Understanding how bones develop and respond to disease and the use of implants

Large scale voxel based modelling


Key Personnel

PI/Co-I: Prof. Michael Fagan, Dr Richard Holbrey - The University of Hull

Technical: Mr Iain Bethune and Dr Neelofer Banglawala - EPCC, The University of Edinburgh

Relevant Documents

ARCHER White Paper: Voxel-based finite element modelling with VOX-FE2

eCSE Case Study: Understanding how bones develop and respond to disease and the use of implants

Project summary

Scientists at the University of Hull have developed their simulation software to utilise ARCHER to model complete bones or large sections of bones. This offers the exciting opportunity to model skeletal development and adaptation. The potential benefits are enormous, ranging from a better understanding of both the fundamental biomechanics of bone and the cause and effects of musculoskeletal conditions, to better implant design.

Simulation of a human mandible and sample strain distributions from biting on different teeth
Voxel-based finite element analysis of a human mandible and sample strain distributions from biting on different teeth, (red = high strain, blue = low strain). (Adapted from Gröning et al. (2013) Anatomical Record 296:9-18).

Computational Achievements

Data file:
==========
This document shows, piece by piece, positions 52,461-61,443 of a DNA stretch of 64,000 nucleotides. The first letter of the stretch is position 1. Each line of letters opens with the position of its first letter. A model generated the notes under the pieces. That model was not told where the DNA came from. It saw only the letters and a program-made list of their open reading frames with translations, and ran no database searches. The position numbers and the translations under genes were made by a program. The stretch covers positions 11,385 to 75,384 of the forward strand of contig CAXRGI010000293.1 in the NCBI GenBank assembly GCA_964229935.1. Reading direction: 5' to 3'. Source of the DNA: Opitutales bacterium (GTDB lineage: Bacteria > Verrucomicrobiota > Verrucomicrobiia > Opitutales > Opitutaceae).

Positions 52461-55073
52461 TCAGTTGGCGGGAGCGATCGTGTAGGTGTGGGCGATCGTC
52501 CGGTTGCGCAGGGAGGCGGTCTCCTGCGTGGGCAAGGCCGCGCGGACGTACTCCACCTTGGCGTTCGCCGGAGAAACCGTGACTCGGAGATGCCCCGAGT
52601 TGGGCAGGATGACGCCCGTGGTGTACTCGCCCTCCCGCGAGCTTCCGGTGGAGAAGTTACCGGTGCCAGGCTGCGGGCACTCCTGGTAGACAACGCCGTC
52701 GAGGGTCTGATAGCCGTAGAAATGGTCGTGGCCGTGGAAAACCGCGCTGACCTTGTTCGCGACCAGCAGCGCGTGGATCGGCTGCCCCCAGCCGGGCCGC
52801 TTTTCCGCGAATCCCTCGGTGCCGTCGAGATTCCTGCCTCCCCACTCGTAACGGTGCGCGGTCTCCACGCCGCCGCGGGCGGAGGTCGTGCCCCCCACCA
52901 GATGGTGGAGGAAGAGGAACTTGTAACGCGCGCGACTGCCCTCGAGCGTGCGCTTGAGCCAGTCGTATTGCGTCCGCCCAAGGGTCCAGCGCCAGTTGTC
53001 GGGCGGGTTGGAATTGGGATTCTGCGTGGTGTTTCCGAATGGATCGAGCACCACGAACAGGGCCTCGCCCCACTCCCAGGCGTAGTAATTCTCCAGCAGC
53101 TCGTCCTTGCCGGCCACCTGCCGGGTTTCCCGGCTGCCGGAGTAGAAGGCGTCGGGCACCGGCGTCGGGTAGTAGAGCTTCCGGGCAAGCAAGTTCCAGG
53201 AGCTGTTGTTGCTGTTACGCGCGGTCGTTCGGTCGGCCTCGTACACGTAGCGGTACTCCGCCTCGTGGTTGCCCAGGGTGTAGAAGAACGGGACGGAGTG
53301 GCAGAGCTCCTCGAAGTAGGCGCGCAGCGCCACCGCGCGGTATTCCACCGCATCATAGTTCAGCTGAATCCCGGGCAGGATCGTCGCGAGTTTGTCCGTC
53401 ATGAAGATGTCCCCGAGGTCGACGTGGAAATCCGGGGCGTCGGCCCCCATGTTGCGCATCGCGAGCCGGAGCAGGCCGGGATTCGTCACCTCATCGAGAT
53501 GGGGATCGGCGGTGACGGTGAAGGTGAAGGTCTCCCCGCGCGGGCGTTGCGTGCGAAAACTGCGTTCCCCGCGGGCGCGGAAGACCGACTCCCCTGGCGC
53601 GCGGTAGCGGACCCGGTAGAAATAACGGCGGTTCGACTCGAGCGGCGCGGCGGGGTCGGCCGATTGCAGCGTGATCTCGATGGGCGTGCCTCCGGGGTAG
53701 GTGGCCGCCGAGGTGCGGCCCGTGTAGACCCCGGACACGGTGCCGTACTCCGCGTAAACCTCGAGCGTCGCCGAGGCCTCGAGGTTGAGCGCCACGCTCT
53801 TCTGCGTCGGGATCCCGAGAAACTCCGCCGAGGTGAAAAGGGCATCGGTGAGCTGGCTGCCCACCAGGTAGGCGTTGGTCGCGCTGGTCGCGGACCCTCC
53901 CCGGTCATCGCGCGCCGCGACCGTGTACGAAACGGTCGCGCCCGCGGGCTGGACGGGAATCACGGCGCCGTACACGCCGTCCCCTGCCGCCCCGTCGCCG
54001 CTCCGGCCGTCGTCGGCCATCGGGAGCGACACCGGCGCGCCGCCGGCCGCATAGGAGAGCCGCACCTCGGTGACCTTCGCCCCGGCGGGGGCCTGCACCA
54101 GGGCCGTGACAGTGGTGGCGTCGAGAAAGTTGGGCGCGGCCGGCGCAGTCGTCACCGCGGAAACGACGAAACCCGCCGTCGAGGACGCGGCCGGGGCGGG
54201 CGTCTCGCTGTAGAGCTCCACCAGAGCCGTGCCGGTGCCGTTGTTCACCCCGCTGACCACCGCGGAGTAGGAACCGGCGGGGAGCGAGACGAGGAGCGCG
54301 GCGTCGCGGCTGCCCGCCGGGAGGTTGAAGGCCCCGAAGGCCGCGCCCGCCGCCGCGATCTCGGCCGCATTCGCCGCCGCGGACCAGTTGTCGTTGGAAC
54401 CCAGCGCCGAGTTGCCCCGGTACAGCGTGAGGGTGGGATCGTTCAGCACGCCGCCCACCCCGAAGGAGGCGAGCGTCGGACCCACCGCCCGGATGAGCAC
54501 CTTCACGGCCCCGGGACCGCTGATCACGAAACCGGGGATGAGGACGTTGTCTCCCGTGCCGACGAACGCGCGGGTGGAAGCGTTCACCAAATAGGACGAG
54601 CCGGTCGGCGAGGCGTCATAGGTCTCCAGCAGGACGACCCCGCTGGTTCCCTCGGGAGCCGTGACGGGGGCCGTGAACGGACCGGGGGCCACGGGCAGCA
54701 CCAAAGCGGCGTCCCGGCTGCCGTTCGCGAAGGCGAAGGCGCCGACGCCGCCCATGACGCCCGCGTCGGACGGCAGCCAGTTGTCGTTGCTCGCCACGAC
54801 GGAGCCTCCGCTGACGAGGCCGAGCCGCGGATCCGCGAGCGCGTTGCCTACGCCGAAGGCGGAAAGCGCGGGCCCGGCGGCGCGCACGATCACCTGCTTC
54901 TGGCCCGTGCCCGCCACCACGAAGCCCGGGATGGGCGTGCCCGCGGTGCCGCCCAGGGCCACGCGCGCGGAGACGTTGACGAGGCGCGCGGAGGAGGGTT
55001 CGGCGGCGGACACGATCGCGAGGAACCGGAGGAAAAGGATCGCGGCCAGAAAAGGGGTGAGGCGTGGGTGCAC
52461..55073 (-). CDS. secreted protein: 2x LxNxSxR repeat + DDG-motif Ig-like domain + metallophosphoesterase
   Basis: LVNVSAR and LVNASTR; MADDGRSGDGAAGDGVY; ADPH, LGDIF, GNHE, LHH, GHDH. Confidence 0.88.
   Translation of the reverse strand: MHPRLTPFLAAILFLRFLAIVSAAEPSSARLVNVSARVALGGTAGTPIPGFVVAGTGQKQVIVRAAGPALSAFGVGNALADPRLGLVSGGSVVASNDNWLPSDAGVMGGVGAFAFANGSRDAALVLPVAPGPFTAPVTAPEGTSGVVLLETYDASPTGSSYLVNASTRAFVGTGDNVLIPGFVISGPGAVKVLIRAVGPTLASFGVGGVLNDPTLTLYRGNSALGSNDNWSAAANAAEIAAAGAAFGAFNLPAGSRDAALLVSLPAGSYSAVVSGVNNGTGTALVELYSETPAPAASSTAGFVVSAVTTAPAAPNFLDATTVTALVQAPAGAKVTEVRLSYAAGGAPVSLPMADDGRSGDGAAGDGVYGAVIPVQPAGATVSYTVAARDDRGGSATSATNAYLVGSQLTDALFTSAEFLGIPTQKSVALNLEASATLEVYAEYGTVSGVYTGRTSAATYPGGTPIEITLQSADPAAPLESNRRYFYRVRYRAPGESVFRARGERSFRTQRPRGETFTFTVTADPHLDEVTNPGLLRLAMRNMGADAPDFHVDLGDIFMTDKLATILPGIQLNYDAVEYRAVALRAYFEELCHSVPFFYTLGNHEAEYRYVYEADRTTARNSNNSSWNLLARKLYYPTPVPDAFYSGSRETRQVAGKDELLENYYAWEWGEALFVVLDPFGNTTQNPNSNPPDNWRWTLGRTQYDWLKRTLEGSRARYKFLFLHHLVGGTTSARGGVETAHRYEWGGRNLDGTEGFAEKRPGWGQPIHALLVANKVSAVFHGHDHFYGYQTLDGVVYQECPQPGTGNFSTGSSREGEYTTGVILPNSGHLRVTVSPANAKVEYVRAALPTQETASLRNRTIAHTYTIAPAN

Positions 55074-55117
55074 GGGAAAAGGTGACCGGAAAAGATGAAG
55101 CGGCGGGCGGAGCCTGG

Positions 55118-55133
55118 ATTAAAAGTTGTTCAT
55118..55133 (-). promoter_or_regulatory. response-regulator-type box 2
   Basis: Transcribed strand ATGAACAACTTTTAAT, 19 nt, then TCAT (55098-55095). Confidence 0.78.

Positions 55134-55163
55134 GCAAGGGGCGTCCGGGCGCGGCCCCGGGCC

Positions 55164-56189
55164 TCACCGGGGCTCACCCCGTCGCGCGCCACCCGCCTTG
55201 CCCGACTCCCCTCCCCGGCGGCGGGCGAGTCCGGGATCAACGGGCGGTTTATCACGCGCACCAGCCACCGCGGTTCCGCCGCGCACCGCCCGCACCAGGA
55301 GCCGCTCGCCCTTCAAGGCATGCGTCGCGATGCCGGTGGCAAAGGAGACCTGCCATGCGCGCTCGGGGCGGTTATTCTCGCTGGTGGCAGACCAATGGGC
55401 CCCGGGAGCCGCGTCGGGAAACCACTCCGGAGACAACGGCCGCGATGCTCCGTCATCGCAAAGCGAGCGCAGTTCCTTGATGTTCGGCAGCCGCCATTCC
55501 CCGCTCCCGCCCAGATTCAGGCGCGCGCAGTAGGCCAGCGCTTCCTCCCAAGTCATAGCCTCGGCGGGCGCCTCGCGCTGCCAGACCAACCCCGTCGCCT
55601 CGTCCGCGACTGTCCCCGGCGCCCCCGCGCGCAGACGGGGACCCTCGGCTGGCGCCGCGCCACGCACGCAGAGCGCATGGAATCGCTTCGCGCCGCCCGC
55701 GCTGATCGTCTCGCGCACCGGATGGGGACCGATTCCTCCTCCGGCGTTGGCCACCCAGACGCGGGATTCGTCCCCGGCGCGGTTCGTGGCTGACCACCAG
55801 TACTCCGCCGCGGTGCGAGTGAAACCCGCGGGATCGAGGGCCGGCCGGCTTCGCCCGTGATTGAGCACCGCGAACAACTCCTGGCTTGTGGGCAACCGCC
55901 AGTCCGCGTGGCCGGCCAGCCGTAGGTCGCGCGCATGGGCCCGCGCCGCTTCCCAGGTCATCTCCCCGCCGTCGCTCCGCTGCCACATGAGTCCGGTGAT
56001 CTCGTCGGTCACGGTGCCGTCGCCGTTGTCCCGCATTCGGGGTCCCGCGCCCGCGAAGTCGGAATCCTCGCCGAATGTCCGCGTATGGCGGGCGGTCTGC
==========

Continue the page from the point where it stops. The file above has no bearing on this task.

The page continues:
The modelling software VOX-FE2 has been developed and enhanced by EPCC and the University of Hull through a software development award from the ARCHER eCSE programme. As a result the software can now simulate bones at a sufficiently fine level of detail that their true structural behaviour can be represented. The software is now on average 3 times faster than before and can run on a much larger number of computer cores - over 512. Going to even larger core counts improves the speedup, with the code running a maximum of 30 times faster on very large core counts.

Financial Benefits

In the short term the scientists plan to carry out a series of studies on the human skull and proximal femur, with a high model resolution (~250 million elements). The performance improvements achieved with the code will save an estimated £63,000 on the cost of running these simulations. Longer term, these savings will continue to grow as the simulations increase in size and complexity.

Scientific Benefits

Bones have highly complex architectures that are individually optimized to the loads they experience. This new ability to model the fine details of their structures provides many exciting opportunities not only to understand more about fundamental bone biomechanics, but also to investigate bone diseases and to advance joint repair and replacement. In particular, this allows the following type of investigations:

  1. simulation of the development and growth of the femur and investigation of conditions such as Perthes' disease;
  2. simulation of the biomechanical effects of osteoporosis and response to increased exercise or drug treatments to rebuild bone;
  3. simulation of the response of bone to implants and their osseointegration, for example hip replacements and dental implants.

By understanding these conditions in more detail, the scientists have the potential to make a positive impact on many people's day-to-day lives.